Early and late surgical outcomes of ileal pouch-anal anastomosis within a defined population in Sweden

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Ileal pouch-anal anastomosis (IPAA), has become the procedure of choice in patients requiring reconstructive surgery for ulcerative colitis or familial adenomatous polyposis. The aim of this population-based study was to present data prospectively registered and retrospectively evaluated on the short-term and the long-term results of 124 consecutive IPAA performed chronologically by three surgeons in a single referral centre.

Materials and methods

All patients who underwent IPAA from 1993 to 2012 were included. Early and late morbidity and mortality were evaluated.


Early complications were observed in 25 patients. There was one death from cardiac failure, high output stoma occurred in six patients and wound infection occurred in four patients. Complications were associated with higher BMI (P=0.032). Four patients had to be reoperated. Peroperative bleeding was reduced when using an ultrasonically activated scalpel for the perimuscular dissection (P<0.00001). Clavien–Dindo grade III–V affected five patients. Only one patient developed anastomotic leak and septic complications.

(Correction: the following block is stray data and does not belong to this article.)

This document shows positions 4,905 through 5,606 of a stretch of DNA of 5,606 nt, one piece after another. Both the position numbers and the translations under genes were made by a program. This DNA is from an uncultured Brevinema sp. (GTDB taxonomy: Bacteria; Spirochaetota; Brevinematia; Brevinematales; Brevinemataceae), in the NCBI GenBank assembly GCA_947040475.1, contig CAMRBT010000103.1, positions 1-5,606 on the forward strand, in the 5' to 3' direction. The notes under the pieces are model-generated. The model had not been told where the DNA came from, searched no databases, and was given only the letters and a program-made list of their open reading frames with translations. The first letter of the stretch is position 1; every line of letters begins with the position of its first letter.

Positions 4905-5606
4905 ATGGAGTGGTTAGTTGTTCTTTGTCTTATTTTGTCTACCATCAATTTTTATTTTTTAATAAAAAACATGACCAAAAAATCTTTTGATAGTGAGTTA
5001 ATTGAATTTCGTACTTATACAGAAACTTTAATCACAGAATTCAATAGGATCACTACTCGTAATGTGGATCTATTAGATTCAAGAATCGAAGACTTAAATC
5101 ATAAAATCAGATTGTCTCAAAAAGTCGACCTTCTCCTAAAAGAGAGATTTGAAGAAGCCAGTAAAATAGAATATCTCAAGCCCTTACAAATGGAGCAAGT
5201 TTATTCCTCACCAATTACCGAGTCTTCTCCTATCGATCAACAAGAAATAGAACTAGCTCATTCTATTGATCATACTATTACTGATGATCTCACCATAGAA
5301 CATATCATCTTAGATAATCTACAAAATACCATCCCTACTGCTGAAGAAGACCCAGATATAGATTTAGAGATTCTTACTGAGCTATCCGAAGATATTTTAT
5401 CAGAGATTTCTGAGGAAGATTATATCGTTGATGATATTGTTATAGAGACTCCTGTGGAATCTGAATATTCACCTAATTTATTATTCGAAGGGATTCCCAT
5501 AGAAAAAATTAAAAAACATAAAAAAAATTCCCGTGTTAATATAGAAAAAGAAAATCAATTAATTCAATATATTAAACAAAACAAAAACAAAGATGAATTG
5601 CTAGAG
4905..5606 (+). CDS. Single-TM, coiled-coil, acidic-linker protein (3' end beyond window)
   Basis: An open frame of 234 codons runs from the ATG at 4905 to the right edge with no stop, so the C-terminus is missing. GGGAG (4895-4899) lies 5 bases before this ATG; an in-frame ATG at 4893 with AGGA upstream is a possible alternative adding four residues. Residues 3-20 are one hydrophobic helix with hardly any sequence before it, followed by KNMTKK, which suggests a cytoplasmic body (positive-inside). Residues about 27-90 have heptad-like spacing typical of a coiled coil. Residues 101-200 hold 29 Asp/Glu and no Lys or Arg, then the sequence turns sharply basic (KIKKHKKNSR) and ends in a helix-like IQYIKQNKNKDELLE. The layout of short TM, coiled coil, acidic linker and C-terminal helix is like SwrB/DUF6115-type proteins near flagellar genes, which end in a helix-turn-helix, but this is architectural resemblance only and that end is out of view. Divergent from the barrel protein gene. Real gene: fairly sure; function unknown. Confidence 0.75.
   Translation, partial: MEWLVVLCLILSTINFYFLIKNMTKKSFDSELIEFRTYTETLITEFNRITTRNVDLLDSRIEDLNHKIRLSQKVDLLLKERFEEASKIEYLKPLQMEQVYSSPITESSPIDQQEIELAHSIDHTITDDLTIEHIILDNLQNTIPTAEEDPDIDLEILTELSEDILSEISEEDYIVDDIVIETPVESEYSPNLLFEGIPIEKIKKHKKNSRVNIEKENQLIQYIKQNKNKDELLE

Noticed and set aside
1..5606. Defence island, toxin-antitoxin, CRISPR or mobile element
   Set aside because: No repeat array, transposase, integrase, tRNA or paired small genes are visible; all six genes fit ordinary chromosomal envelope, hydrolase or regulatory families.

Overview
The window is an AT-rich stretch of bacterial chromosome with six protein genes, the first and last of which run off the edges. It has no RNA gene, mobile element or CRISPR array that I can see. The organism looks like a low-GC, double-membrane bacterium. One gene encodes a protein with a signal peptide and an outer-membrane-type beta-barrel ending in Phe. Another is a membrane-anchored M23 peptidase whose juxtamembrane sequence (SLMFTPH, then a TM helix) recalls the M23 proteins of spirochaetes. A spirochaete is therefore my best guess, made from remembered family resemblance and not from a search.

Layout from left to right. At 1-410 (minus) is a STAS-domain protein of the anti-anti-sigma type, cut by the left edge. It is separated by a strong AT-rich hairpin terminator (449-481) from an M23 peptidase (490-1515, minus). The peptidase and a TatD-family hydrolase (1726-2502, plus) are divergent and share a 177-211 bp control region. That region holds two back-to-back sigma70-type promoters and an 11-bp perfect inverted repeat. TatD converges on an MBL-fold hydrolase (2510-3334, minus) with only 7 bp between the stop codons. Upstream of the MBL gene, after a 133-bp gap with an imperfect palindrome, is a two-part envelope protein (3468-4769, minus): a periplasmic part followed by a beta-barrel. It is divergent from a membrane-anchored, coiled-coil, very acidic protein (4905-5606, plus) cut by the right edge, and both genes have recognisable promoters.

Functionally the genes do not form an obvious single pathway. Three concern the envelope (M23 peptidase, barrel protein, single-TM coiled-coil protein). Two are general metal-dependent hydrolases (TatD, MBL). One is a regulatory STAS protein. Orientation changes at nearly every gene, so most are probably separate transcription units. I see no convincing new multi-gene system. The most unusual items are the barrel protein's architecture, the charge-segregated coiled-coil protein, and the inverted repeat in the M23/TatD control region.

Late complications occurred in 61 patients. There was no procedure-related mortality. Pouchitis was the most common complication (n=37). Primary sclerosing cholangitis and age younger than 40 years were associated significantly with a three- and two-fold increased risk of pouchitis, respectively. Small bowel obstruction was the second most common complication (n=16), more common in women (P=0.031). The pouch failure rate was low: 2.4%. Clavien–Dindo grade III–V affected 13 patients.


In the hands of experienced high-volume surgeons, IPAA is a safe procedure associated with a relatively low early morbidity as well as an acceptable late morbidity.

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